Ribonucleases : Structures and junctions , edited by Giuseppe D ' Alessio and


Our understanding of ribonucleases is simultaneously more advanced and more primitive than is our knowledge of RNA polymerases. Advanced. because ribonuclease A (RNase A) was one of the first enzymes to be discovered (in 1920), isolated (1938), and crystallized (1939), and has contributed many paradigms to protein science and enzymology. Primitive, because ribonucleases have important and, until recently, unappreciated roles in post-transcriptional control as well as in other biological processes. With this dichotomy of understanding, now is the perfect time to devote a volume solely to ribonucleases. Giuseppe D' Alessio and James F. Riordan have done just that, editing a book of 19 chapters . entitled: Ribonucleases: Structures and Functions. The book begins with a discussion of the gallery of Escherichia coli ribonucleases. These enzymes provide the best opportunity for understanding how ribonuc1eases regulate RNA levels by the degradation of RNA. The prevailing question is: how do ribonucleases distinguish between mRNAs destined to have half-lives that range from seconds to days? Exciting progress is being made in answering this question in bacteria (Chapter 1), as well as in yeast (Chapter 18). plants (Chapter 5), and mammals (Chapters 16 and 17). It is noteworthy that Chapter 16 is the first comprehensive review of the fascinating enzyme RNase L, which relies on RNA effectors with 2' -; 5' intemucleotide linkages. Several of the ribonucleases secreted by microbes have been studied in detail. Lacking the complexities imposed by disulfide bonds and cis prolyl peptide bonds, bamase has yielded much important infonnation about rudimentary aspects of protein folding. These data and the tight interaction of barnase with its natural inhibitor protein, barstar, provide the gist of Chapter 2. Barnase belongs to the RNase T I superfamily of enzymes. Recent advances in the enzymology of this superfamily are presented in Chapter 3. The structures and functions of a-sarcin and the related Aspergillus toxins restrictocin and mitogillin are recapped lucidly in Chapter 4. RNase A has been the most studied enzyme of the 20th century. These studies have generated many paradigms in biochemistry and biophysics. The voluminous amount of infonnation available on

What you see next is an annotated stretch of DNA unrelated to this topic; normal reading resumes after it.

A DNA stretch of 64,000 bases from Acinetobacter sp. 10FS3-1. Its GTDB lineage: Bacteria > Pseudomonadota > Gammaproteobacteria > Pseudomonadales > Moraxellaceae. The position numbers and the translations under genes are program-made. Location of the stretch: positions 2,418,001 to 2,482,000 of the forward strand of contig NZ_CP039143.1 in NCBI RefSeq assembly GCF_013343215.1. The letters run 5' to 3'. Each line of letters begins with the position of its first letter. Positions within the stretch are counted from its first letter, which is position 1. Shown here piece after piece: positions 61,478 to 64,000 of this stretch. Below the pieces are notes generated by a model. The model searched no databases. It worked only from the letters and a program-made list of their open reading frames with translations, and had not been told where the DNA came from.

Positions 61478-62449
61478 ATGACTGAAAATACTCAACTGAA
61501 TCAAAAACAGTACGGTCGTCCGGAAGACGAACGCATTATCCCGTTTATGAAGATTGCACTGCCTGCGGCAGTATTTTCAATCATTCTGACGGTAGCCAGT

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@inproceedings{Raines2001RibonucleasesS, title={Ribonucleases : Structures and junctions , edited by Giuseppe D ' Alessio and}, author={Tracy Raines}, year={2001} }